We, South Indians, have taken sometime adapting to this, but now can't live without.  So, today morning, this was the breakfast at home. Kids love it, parents love it and my husband (who generally skips breakfast) would be ready for breakfast when the flavour wafts out of the kitchen.

We once went all the way to Murthal (in Haryana) from Delhi, simply to have the stuffed parantha's that the roadside dhaba's there are famous for!!

There are different kinds of stuffings we can have
- Gobhi Parantha is a stuffing of  shredded cauliflower cooked with spices,
- Aloo Parantha is the stuffing of boiled potatoes prepared with spices,
- Paneer Parantha is made with shredded paneer (Indian cottage cheese)

These are some of the major ones, but if you go to the famous Paranthe Wali Gali of Chandni Chowk or the highway dhaba's, you will find many many more combinations.

Preparation of these are quite simple.   We make the stuffings separately (not giving the complete method here..  sure you can find a lot of sites giving out detailed method of preparation) and then stuff these into the small balls of atta that we take before we flatten it out.    There will be some bit of stuffings that will kind of pop out of the atta, but that's fine as long as it is contained in the flattened piece.   Then it is shallow fried on the tawa.  The health conscious can use a healthier version of oil or less oil, if it satisfies them.



So, if you are visiting Delhi or any North Indian destinations in the winters, the Indian stuffed parantha should definitely be a must try item in the agenda!!!

Sarojini Nagar Market of Delhi



Sarojini Nagar Market is the all-weather all-season market that caters to the needs of the entire South Delhi.   If there is one market that can satisfy Delhiwala’s appetite for shopping, it is this market.



Sometimes I have a feeling that people come here with the sole intention of testing out their negotiation and bargaining skills.   I used to hate bargaining and would simply feel quite magnanimous in handing over the price the vendors asked for.   But some of my visits with my husband, a hardcore bargainer have made me realize that the vendors kind of look down upon people who do not negotiate because as the norm goes, they hike up the price by atleast twice or thrice the original price so that they would still be left with some margin when the deal is finally done.

 However, there are fixed price outlets and wares where you can select garments in the same range starting from Rs. 100, 150, 200, 250, etc..



I have been visiting this market from the time I got married about 20 years ago and came to settle down in the south side of Delhi.   From then onwards, if I have anything to buy from children's clothes to shoes, bags, undergarments, hosiery items, bed sheets, covers or even curtains, etc., I head to this haven.   There are even shops for buying vegetables, grocery items, household items and kitchen utensils in case you need such items.



Babu Market is another complex that lies in the same vicinity and has approximately 4 rows of shops that again caters to mostly garments with some jewellery shops and accessories and all women’s stores thrown in.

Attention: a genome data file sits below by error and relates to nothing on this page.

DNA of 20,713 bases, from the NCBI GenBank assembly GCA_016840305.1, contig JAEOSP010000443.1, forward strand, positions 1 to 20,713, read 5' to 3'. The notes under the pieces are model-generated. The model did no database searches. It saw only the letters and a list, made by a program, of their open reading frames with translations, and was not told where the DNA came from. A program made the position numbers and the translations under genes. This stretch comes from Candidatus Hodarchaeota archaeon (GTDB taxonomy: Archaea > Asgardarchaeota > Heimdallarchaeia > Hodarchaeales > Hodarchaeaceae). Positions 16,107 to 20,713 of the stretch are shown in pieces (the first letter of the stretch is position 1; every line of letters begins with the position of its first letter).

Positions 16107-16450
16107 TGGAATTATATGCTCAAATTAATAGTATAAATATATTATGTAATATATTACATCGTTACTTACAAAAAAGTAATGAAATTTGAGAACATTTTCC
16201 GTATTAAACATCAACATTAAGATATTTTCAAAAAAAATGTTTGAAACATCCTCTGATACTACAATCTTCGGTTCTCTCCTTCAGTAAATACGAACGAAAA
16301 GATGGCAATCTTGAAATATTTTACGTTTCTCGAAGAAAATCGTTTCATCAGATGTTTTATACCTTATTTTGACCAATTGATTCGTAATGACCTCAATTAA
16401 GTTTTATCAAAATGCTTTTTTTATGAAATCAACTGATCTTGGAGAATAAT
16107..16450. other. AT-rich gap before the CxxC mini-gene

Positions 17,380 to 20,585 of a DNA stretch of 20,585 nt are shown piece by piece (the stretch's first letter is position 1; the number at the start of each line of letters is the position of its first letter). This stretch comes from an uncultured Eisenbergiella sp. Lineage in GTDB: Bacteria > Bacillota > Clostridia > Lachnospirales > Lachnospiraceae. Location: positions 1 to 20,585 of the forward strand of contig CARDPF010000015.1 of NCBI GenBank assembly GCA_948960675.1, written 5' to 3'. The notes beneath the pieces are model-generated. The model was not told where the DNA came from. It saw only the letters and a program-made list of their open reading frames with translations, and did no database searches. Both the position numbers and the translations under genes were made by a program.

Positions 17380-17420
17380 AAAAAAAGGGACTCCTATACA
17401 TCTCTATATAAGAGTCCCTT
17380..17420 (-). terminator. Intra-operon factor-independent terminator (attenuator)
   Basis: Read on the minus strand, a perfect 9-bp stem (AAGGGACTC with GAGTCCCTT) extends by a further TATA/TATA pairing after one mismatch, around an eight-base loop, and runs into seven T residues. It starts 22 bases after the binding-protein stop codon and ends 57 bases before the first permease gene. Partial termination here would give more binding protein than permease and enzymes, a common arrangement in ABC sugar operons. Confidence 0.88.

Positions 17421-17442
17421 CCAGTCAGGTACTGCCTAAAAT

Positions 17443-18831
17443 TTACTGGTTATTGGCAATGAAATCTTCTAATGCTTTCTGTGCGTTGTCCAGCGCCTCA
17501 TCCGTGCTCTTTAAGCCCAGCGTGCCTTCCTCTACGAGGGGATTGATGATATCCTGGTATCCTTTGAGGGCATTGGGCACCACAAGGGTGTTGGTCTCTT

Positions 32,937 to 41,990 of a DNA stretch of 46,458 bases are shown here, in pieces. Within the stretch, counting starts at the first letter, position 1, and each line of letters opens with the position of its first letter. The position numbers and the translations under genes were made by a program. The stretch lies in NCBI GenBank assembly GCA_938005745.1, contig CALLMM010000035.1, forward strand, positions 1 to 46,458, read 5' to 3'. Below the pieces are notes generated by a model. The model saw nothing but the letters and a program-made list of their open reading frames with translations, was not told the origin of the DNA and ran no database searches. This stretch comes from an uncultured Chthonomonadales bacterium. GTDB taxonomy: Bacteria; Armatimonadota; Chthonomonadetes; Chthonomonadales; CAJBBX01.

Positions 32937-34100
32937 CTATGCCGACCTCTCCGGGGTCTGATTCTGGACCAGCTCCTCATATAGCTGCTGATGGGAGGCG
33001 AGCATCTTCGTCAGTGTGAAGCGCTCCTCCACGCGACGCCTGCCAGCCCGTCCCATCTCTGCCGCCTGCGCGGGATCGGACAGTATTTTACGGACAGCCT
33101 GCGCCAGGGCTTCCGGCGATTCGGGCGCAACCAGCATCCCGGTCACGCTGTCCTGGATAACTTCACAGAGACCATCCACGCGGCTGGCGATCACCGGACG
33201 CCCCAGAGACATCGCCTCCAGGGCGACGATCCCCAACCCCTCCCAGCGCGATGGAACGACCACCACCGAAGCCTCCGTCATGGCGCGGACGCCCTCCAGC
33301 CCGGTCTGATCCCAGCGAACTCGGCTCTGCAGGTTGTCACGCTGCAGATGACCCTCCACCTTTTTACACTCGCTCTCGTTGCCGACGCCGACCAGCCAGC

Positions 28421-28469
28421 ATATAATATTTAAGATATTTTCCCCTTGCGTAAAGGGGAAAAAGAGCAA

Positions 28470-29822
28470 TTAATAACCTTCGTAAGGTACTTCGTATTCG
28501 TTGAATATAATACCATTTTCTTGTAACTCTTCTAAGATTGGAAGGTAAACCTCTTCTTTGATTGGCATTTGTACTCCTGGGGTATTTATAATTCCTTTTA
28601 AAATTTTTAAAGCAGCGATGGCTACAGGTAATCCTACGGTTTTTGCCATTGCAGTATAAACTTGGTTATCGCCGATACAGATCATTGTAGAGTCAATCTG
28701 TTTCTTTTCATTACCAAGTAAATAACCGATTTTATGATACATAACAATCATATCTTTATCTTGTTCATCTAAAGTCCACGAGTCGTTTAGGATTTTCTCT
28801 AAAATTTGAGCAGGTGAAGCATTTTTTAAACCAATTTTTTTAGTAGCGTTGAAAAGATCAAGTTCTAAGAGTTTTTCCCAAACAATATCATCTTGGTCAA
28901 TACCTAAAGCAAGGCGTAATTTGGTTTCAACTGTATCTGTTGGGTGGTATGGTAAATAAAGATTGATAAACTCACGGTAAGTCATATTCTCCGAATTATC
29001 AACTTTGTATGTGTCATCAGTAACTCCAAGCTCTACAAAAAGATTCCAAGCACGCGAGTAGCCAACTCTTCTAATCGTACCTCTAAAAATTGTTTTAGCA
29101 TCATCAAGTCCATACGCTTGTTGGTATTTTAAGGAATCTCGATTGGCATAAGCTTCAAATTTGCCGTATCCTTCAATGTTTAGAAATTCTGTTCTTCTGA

All said and done, this market offers decent products at affordable rates.   You can find things you would not find anywhere else - children's fancy dresses for their school competition, from paalak to a fairy, these shops can change their personality.  They can even loan you these dresses for a day or two!  What else would you need.


A word of caution though - On Sundays, only those who have some really good patience, focus and crowd management skills should attempt to attack this market.   On Saturdays and Sundays, this market can be so crowded that you just need to stand at one place, the crowd will pull you to all directions.   



Recently there has been an addition of a multi-storied parking plaza which has turned out to be semi-modern building in the vicinity with Haldiram’s and other food joints like McD and Subway catering to the hungry public!


To know more about other markets in Delhi, visit my blog on Delhi Haat and Nehru Place.

For other tourist attractions in Delhi, visit my blogs on Zafar Mahal,  Qutub MinarHumayun's Tomb, Safdarjung's TombLodhi Gardens,  Jama MasjidChandni ChowkLotus Temple

Monday, January 16, 2017

Lohri - The Winter Festival of Delhi


If there is one festival in the thick of winter that people in Delhi look forward to, it is Lohri.  It is a time for people to come together in the evening and create an atmosphere of bonfire and bonhomie!

Even in a busy city like Delhi, people make an effort to gather wood from all around to make a fire in the evening - sometimes in their lawns, parks or even roads. In the evening, people gather around it and enjoy the crackling fire, eating rewris, peanuts and chikkis. Some sing songs and dance around the bonfire creating an atmosphere of mirth and celebration.

Why do people celebrate Lohri? Good question. Not many might be able to answer. There are cultural and seasonal twists to the origins of this warm festival.

One of the stories behind this festival is that this festival is celebrated in remembrance of Dulla Bhatti, the Indian version of Robin Hood who saved a girl and adopted her as his daughter. Children in some parts of North India sing his songs on this day. But why celebrate Dulla Bhatti on Lohri is a question that doesn't quite have an authentic answer till now. "Why not" could be a very well put riposte to the question "Why?"